The world has recently been rocked by a series of international and regional events, such as the Fukushima disaster and the Arab Spring that have implications for the world’s energy security. Moreover, lack of timely investment in supply augmentation and massive growth in demand in developing countries along with the threat of resource nationalism have all increased concerns about the long-term security of energy supply for import-dependent states on volatile energy-producing states. Without adequate and affordable supplies of energy resources, attempts to re-emerge quickly from the recent economic recession may also be jeopardised. It is therefore imperative that long-lasting solutions, including access to new and emerging technology across the board, are sought and implemented. The session will examine among others new and emerging challenges in energy security, particularly with reference to the Asian countries, whether technology can resolve the energy dilemma or will it throw up new challenges, and how can Asian countries cooperate in ensuring energy security for the region.
In the face of climate change, rapid increasing populations, water scarcity, soil erosion and the search for energy independence which is converting land hitherto used for the production of food grains to growing fuels are increasing the stresses on the global food system. Though there have been some rather exceptional success stories in Asia and the Asian experience is held up as an example of food security progress from which other regions can gain lessons, some pervasive conditions of under-nourishment continue to plague individuals and communities in pockets throughout the region. The session will look at the determining factors of food insecurity vis-à-vis economic instability, and discuss whether a multilateral approach is viable to address food security issues.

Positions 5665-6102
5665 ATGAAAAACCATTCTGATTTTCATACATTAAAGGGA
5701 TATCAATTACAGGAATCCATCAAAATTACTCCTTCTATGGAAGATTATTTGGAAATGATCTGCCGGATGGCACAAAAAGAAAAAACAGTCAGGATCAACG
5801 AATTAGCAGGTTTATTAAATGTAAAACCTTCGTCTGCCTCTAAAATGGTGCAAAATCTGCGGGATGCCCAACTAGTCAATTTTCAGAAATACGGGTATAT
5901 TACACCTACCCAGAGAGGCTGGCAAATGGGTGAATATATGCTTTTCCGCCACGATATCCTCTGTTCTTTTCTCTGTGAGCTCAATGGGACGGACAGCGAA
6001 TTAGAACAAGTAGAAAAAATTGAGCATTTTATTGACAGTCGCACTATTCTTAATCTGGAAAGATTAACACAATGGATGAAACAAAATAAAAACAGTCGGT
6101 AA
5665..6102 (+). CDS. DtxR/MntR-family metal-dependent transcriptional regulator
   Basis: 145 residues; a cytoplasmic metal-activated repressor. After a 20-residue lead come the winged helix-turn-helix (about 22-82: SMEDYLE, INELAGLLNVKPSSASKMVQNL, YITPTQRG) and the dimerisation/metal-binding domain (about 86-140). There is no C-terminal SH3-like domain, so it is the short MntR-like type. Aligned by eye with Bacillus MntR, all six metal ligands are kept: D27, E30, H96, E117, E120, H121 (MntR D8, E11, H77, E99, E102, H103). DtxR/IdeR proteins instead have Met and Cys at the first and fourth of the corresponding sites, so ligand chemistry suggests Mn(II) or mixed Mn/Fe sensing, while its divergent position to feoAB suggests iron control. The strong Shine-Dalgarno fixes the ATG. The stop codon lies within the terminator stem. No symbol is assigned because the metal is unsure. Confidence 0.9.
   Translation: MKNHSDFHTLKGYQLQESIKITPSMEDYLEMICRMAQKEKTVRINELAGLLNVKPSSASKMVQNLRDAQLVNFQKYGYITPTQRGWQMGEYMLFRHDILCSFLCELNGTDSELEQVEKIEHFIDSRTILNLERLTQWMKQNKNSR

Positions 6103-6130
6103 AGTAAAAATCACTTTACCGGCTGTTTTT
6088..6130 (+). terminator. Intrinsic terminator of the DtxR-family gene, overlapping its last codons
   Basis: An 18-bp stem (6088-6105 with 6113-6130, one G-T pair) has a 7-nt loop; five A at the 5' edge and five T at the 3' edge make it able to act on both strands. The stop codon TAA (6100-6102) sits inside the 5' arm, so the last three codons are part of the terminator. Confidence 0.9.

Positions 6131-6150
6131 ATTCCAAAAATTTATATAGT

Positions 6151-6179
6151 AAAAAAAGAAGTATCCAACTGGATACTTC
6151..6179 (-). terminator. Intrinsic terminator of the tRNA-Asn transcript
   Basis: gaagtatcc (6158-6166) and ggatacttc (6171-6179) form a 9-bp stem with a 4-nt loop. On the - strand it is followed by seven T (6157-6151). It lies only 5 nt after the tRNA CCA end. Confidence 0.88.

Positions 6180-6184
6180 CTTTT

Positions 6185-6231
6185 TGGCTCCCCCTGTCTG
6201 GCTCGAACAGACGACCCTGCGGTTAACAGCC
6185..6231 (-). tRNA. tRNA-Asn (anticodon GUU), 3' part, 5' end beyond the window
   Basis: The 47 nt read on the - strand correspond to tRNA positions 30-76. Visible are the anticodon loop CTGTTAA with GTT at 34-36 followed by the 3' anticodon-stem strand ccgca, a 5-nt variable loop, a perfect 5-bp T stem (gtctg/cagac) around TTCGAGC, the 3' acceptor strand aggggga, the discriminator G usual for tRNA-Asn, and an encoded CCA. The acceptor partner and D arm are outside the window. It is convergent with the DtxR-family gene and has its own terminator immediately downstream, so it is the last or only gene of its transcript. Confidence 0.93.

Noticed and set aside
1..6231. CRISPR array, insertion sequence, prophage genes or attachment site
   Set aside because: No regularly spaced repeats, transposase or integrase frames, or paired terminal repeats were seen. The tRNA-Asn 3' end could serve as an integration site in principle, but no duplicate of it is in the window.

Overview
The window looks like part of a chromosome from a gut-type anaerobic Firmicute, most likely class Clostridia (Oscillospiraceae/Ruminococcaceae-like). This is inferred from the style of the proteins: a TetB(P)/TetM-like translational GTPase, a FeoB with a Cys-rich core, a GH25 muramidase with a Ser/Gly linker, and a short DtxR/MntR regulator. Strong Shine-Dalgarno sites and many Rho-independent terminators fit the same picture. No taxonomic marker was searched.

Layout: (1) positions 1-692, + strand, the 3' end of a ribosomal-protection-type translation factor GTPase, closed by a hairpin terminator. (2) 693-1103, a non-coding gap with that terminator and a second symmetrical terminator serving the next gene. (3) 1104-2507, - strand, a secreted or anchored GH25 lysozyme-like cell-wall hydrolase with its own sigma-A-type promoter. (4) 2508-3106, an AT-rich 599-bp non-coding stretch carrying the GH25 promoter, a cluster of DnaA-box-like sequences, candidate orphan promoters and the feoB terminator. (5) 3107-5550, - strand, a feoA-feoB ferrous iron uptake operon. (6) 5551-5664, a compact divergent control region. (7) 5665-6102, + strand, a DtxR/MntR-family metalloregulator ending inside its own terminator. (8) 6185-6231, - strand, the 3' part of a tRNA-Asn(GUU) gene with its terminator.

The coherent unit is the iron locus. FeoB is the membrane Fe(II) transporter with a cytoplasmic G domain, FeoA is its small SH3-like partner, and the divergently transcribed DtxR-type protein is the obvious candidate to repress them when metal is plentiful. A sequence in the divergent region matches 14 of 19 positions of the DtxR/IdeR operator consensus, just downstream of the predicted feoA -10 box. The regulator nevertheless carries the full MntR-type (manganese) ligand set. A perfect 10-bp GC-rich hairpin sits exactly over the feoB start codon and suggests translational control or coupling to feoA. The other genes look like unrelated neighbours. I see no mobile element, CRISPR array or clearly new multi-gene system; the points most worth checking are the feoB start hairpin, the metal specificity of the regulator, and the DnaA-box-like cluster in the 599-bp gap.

Prior to the Cold War, trans-national crime seen largely as a law and order problem. However, globalization and its associated processes of connectivity have resulted in significant changes in the business of trans-national crime with criminal syndicates adopting more sophisticated methods in conducting their illicit activities, which includes money laundering, drug trafficking, illegal migration, international terrorism, piracy, smuggling etc. Today, no country is exempted from the threat of trans-national crimes and it is posing a serious threat to national and international security and stability, challenging the authority of states by undermining development and victimizing the entire population. The session will look at the impact of globalization on the transformation in the nature of trans-national crimes and the impact of trans-national crimes on regional and national security and discuss whether a cooperative approach can be adopted by the Asian Countries to address trans-national issues.
The advent of globalization has ushered in global inter-dependence where all major powers and their economies are integrated as never before. Unlike the past, every major economy today is dependent on economic and political engagement with the outside world for its continued development and prosperity. However, individual nations may have very different priorities such as what regulations are needed to monitor and stabilise the current Western-dominated financial system and what is the role of global institutions in creating these regulations, given that it is mainly the Asian economies that are increasingly seen as invaluable for sustaining global economic growth, and for the management of regional and global economic and security challenges. The current global climate presents an opportunity for Asian nations to work together with the rest of the world and have a greater say in institutions like the IMF and the World Bank. The session will discuss whether the time has come for the old order to pass the baton to emerging nations, how and whether the global financial system can prevent new crises from occurring and how a new and just roadmap for a new global financial order/system be ushered in.